Here followeth the life of Saint Tuien.
Saint Turien was Archbishop of Dole in little Bretagne, and was born in a town nigh to the said city, where was a church. His father and his mother were issued of noble lineage. In that time a man of holy life, confessor and friend of God, was archbishop of the said city, and was named Sampson. So then as the vessel of holiness, that is to wit Turien, that yet was but a child of age, but he was by virtue of the Holy Ghost filled with grace, relinquished and left for love of our Lord all his parents, which were of great estate, and the fair livelihood also that he should have, and came into the city of Dole towards Saint Sampson. When Saint Sampson saw him, he ordained and set him to keep his kine and his other beasts. This prefigured he to him gladly, signifying that he should be, in time to come, pastor or guide of the sheep of our Lord, when he should receive the dignity of archbishop. And in this estate, keeping the beasts, esprised of the love of God and not of nothing human, he did call every clerk that passed before him and prayed him that he would write some letters within a little pair of tables that he had. for to learn and know them. When he began to know well enough his letters, it pleased our Lord that he should learn and know the art of grammar, and so much of grace gave God to him that he had a melodious and fair voice at church, more than any of his other fellows, and so as by many a time his voice pleased much to the archbishop, he retained and took him still with him, and of him he made as of his own adopted son, and much endeavoured him to make him to learn the divine scripture, and sweetly governed him. So much grew and fructified the child in resplendour or light of all good virtues, by good doctrines and examples, that the said archbishop ordained him master of the clerks of his chapel. The weal of this child Turien multiplied ever from better to better in the love and grace of our Lord. The Archbishop Saint Sampson, that as then was old, considering the holy life that Turien led, the good virtues of which he was filled, and that he was in age perfect, ordained him archbishop in his place, and namely, he yet living, would see him to be possessor of the dignity of the archbishop. And so when by the consecration divine he was chosen to the said dignity, all the people made joy thereof, for well they perceived that he was full of the grace of God.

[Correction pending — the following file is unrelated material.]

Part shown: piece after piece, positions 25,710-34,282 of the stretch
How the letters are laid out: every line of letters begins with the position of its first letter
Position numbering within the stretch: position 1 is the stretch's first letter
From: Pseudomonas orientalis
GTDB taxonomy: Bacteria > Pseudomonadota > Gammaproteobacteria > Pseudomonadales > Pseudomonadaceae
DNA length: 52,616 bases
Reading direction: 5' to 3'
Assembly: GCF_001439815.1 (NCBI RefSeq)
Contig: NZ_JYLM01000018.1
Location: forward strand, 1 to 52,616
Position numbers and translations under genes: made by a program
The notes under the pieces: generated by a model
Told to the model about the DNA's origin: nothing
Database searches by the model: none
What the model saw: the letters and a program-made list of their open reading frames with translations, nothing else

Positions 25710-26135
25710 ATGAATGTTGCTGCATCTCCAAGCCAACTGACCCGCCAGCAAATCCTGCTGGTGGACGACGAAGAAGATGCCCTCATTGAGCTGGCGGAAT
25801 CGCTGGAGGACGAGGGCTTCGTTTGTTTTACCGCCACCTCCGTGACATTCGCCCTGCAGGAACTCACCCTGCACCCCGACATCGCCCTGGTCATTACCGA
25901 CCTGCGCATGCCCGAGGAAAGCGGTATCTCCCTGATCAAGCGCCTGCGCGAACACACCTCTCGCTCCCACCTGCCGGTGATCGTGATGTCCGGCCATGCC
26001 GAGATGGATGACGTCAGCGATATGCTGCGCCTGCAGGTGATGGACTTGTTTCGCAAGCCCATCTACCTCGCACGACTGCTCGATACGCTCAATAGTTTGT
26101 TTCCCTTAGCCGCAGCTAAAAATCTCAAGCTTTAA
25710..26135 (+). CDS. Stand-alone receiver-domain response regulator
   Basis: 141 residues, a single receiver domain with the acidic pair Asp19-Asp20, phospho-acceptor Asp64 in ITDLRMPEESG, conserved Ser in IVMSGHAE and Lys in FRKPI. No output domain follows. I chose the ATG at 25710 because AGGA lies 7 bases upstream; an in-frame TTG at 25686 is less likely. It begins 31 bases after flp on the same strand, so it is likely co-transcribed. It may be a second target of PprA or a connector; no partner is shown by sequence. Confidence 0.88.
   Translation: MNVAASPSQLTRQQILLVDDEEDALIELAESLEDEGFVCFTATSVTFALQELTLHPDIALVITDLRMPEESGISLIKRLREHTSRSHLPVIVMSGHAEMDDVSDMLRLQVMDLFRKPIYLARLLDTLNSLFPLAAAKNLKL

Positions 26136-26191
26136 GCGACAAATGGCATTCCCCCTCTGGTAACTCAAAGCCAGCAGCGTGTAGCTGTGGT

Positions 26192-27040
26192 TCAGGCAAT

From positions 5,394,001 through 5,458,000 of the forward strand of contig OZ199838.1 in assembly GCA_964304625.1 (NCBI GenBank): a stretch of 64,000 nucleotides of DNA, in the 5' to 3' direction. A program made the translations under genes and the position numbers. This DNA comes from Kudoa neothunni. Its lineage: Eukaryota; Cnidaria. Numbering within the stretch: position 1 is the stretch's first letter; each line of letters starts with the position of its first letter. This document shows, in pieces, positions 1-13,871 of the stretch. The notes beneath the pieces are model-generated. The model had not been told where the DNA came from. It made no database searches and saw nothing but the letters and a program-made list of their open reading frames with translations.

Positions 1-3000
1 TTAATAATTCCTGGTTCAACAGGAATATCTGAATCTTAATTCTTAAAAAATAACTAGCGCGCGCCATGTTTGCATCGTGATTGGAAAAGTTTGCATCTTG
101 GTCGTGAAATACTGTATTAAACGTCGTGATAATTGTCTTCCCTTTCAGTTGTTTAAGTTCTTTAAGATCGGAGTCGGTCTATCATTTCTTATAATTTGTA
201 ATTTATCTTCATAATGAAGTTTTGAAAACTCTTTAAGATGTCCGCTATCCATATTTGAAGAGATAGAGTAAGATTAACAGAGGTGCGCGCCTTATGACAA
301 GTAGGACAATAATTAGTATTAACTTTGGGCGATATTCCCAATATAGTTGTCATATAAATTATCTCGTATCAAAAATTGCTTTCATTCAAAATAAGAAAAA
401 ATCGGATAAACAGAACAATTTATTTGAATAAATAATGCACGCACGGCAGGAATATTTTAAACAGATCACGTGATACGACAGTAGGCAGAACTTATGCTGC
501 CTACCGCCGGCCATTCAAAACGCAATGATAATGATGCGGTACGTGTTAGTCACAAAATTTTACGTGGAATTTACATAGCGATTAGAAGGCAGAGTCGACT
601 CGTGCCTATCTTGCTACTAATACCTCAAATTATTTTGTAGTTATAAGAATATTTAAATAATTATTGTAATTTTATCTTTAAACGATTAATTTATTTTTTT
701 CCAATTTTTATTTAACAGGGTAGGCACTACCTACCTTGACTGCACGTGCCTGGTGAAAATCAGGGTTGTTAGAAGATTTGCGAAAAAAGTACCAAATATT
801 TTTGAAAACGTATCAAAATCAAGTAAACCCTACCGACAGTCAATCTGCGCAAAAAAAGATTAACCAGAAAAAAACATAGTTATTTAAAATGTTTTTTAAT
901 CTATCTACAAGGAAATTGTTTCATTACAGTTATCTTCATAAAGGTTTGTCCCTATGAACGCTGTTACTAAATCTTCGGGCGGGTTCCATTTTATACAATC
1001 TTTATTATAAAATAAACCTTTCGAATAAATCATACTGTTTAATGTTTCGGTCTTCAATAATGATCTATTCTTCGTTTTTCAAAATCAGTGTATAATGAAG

On a time, as he lifted up his eyes towards heaven, he saw a window wide open and the angels in paradise that bare the ark of the testament of God. And then he said to all the people: “I see heaven open and the angels bearing the ark of God, and yet I see our Lord Jesu Christ sitting on his tribunal.” And when the people had heard him, they all together, to the more and less, began of one voice, of one heart, and of one mouth to praise, to glorify, and to magnify the name of our Lord, and from that time forthon they honoured more the holy man than they had done before. The holy man then commanded that a cross should be made of wood, dressed and set in the same place where he saw the foresaid vision.
On another time as he preached nigh to a church called Carnifrut before a cross made of stone, whereas much people were assembled to hear his predication, the which cross had been sometime made in the honour and reverence of our Lord Jesu Christ, and of the glorious archangel Saint Michael, on which cross sometime he descended from the shoulders of the said archbishop, it happed that a young maid dead was brought thither for to be buried, the which by his prayer at the request of the people was raised to life. Of the history of this glorious saint, I ne may find more of it, but we shall all pray to him that toward our Lord he will be our good intercessor and friend. Amen.